Step 6: Add the downpipe diverter

November 15, 2007

downpipe diverterThe next major task is to fit the downpipe diverter to the dowpipe. I used a simple hacksaw to cut a section from the downpipe. Make sure you do not cut too much off! It’s easy to do! Remember that some of the downpipe has to sit inside of the diverter, which means that what you cut has to be less than the length of the diverter. (In the photo here you can see the end of the diverter: actually its the pice of downpipe I added to the end of the diverter to give the setup extra reach.)


Step 5: Fit the mesh

November 15, 2007

MeshSo the water runs in and keep the debris out, cut a hole in the top, and fit the flywire. A jigsaw is a fast way to cut the hole (photo). Then drill holes for the rivets and rivet the mesh on. The mesh also keeps out the mosquitoes.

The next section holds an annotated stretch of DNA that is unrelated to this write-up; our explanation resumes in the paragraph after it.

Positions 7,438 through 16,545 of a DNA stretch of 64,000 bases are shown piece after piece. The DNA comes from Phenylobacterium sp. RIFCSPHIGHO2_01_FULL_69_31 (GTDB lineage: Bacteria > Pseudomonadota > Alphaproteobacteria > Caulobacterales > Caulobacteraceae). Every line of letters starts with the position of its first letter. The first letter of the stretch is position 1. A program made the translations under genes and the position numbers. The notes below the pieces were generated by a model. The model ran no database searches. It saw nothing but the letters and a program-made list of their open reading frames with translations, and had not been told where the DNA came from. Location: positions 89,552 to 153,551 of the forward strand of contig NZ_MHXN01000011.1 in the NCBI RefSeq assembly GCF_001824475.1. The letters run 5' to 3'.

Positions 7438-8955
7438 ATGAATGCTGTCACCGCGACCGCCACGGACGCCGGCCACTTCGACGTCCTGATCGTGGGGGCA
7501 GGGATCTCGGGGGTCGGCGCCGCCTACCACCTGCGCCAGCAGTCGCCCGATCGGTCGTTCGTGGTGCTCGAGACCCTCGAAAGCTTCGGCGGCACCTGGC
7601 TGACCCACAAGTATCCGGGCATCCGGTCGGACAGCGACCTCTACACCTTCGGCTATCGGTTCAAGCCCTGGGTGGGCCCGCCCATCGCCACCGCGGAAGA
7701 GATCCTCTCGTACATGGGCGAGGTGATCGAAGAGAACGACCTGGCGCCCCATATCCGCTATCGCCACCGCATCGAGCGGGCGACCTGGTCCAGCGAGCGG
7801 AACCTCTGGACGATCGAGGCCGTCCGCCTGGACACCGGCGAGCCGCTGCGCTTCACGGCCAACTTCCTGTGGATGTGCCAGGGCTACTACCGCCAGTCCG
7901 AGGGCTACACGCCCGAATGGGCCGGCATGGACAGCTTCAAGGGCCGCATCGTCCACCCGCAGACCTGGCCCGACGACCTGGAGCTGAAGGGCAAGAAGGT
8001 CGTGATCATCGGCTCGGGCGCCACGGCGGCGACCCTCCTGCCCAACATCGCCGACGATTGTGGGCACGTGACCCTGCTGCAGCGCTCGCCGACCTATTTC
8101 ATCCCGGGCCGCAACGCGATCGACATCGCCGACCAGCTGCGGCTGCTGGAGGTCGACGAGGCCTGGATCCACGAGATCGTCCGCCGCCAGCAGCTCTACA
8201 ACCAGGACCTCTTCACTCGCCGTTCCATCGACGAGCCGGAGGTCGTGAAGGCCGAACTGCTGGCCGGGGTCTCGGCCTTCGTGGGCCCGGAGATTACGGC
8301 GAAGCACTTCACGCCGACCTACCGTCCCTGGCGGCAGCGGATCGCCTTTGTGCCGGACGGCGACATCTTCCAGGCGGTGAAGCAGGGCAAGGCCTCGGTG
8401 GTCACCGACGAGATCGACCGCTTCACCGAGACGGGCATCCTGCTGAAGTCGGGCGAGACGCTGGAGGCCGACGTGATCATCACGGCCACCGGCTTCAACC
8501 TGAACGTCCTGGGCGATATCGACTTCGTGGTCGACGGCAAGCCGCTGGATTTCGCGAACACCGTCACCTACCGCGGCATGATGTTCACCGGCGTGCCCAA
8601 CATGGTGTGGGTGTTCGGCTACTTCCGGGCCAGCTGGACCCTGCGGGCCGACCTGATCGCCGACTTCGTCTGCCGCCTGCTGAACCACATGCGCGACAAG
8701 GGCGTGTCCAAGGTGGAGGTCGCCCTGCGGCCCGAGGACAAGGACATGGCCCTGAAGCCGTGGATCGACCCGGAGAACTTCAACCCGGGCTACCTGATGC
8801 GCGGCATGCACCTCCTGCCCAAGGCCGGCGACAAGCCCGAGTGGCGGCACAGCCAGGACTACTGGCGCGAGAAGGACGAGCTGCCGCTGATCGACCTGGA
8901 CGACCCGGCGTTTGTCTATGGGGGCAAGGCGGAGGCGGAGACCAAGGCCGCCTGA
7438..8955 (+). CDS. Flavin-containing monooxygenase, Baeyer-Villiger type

Cut off the excess to reduce the trippping hazard, add the hose fitting

November 15, 2007

remove the excessStep 1: Remove what you want with a hacksaw. If your wheeliebin will be in that narrow space between the fence and the house, cutting excess will reduce the trippping hazard, especially if you have to squeeze your way past the bin is on the way to the gas hot water service in the dark to relight the pilot light.

Step 2: Screw on the hose fitting, ready for the next step. If a hose is not connected, what will keep the water in? You might add a hose with a snap-close fitting on the other end as a simpler way to do this.

hose fitting attached